Saturday, May 14, 2011

THE RIVER JORDAN: A True Story of the Underground Railroad - Introduction, Part III

For some weeks, I had lived in an imaginary realm where time stood still and nothing ever changed. I was a listless spirit, wandering through an empty void; a mute observer to a horrendous tragedy, unable to change or control anything. My poor grandmother, enduring her own grief, finally bought me a horse to console me. I kept him at the Washington County Fairgrounds, just a couple of blocks from where we lived in Marietta.
Early one August morning, I saddled Dan and rode him through town and across the Ohio River to Williamstown, West Virginia, then headed north on the old Waverly Pike. It soon grew very hot as we plodded upstream along the Ohio, but I was determined to put distance between myself and the sadness at home.
Around 10 a.m. I was thirsty enough to stop at a house and ask for a drink of water. A warm-hearted lady working in her garden gave me a glass of lemonade instead, and I continued on with renewed vigor. Sometime before noon, I reached Bull Creek at the north end of the little town of Waverly. I was only about ten miles from home, but Dan was sweating badly from the heat radiating off the asphalt pavement.
After crossing the bridge over Bull Creek, Dan climbed a long gentle grade and I was soon thirsty again. The thought of giving up had begun to creep into my mind. Then just ahead on the right, I spotted an old man sitting on a bench in the shade of an oak tree in front of a big old farmhouse. I noticed that he had a funny little cap cocked sideways on his head. That dingy, sweat-stained gray cap turned out to be of Civil War vintage.
I stopped and exchanged greetings with the old man, whose name was Bill Harness, then got directly to the point. He directed me to a well at the side of the house. The pump had a crank, with an old tin cup hanging on a hook on the faucet. There was a three-gallon bucket sitting nearby. I turned the crank and filled the bucket for Dan, then took the tin cup and drank deeply. I can’t remember a time when water tasted any better. What a pleasant relief the shade of that grand old oak tree gave me! I just took my time.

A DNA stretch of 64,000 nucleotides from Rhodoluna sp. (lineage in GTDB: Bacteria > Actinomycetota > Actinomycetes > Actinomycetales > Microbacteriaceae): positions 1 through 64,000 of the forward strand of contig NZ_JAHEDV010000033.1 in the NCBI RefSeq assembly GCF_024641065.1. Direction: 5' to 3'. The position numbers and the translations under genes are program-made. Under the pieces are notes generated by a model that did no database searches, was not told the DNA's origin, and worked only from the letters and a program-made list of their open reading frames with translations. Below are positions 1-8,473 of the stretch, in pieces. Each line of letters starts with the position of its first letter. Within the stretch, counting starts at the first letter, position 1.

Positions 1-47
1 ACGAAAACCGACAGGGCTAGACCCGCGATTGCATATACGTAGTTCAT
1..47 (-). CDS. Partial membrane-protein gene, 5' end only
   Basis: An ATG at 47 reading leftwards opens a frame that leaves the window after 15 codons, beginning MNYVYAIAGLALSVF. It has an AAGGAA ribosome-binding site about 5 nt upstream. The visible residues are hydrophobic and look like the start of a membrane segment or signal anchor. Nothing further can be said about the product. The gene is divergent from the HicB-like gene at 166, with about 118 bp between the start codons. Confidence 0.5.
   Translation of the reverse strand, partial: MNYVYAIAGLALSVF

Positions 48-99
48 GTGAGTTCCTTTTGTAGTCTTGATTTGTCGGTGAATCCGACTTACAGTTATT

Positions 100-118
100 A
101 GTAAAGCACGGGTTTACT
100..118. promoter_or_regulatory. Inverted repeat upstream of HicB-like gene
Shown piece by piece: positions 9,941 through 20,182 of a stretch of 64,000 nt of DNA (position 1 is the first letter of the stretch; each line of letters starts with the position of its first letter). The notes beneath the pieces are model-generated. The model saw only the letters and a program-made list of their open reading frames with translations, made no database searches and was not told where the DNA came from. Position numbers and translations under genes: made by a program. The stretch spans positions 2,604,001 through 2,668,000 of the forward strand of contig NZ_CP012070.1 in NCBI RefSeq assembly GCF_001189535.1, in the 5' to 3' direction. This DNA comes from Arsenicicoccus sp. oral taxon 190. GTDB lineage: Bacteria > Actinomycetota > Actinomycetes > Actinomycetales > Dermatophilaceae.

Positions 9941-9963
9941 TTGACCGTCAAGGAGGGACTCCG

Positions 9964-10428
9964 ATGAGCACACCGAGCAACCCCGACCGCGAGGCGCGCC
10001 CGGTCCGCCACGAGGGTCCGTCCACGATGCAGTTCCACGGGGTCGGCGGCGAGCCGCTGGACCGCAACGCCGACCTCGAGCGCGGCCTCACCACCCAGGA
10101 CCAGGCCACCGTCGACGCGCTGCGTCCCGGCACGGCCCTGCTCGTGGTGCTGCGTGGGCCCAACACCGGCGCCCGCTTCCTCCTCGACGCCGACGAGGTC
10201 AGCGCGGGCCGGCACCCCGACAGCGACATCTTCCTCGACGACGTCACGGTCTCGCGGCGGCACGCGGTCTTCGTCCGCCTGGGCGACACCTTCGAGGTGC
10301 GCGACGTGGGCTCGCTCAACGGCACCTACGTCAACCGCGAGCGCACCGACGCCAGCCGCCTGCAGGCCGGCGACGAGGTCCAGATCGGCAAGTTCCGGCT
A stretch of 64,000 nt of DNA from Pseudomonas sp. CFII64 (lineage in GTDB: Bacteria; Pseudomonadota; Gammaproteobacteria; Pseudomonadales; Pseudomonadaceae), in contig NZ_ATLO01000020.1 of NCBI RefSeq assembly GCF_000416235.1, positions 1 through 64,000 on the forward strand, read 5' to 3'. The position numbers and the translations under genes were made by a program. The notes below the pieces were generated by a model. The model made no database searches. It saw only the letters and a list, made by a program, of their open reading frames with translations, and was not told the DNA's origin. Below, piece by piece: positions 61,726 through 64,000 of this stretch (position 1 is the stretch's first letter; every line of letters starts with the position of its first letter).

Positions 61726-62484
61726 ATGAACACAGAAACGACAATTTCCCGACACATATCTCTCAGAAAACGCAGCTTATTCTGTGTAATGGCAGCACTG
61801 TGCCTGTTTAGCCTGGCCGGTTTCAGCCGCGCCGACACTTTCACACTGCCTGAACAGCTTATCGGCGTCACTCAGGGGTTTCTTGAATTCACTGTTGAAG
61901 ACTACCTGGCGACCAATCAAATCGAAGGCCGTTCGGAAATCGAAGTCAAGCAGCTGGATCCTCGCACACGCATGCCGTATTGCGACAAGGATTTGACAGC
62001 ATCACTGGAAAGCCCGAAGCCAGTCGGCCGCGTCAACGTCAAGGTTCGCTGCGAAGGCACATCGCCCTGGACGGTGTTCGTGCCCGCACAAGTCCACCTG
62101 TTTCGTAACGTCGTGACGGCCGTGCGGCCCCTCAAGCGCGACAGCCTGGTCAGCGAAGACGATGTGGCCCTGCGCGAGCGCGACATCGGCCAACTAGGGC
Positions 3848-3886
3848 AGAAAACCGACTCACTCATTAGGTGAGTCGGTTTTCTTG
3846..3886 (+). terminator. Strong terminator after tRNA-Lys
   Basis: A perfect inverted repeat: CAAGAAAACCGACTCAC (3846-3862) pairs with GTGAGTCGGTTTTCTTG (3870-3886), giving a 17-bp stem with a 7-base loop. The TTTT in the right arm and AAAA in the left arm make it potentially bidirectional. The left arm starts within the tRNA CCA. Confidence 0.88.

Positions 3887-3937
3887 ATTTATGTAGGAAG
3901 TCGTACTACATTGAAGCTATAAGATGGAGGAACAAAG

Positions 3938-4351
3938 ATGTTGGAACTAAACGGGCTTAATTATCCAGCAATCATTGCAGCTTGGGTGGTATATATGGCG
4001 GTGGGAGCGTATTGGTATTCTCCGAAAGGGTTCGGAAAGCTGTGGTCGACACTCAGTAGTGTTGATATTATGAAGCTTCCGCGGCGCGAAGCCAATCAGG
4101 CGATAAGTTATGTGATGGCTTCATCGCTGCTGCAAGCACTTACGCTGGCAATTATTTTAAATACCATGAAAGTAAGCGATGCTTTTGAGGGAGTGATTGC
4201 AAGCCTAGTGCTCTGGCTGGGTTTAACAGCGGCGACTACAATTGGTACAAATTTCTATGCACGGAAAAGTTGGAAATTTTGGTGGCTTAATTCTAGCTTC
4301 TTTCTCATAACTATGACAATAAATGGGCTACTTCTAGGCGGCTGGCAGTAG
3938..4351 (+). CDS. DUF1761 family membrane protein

When Dan and I had finally finished drinking, I replaced the tin cup and bucket and thanked Bill Harness again for the water.
"Sit a spell and rest yer hoss," he said after looking Dan over. I gladly accepted the offer and tied Dan to the tree. "Nice hoss yer got there.”
We just sat there on the bench in the shade, gazing out at the two-lane blacktop. Occasionally a car or truck would roll by, but traffic was light in this part of the country back in 1951.
Finally Bill asked in his hillbilly twang, "Whar yer headed?"
"Pittsburgh I reckon."
"Whoa, ah reckon yer got you a fur piece ta go, don' cha?"
"Yup." I had no idea how far away Pittsburgh was; I wasn't even sure I was headed in the right direction. For something to say, I offered, "Nice place ya got here."
"It'll do till something better comes along," he said with a big grin. Then he asked bluntly, "What ta hell you agoin’ all the way to Pittsburgh fer?"
"To git a job I guess," was the best answer I could come up with.
"Yer Ma know whar yer agoin'?"
"Sure thing," I lied.
"Hmmm," he said.
We continued to sit for a while, then Bill asked, "What's yer name agi'n?"
I told him.
"I was jest thinkin' yer might be some kin to them there slaves mah gran'pappy Solomon Harness used t’ keep 'round cher."
...I heard what the man said, but my mind wasn't responding. In the first place, I still didn't understand the historic issues about slavery very well. It had certainly never crossed my mind that slaves had been kept right across the Ohio River.

(to be continued, Henry Robert Burke)

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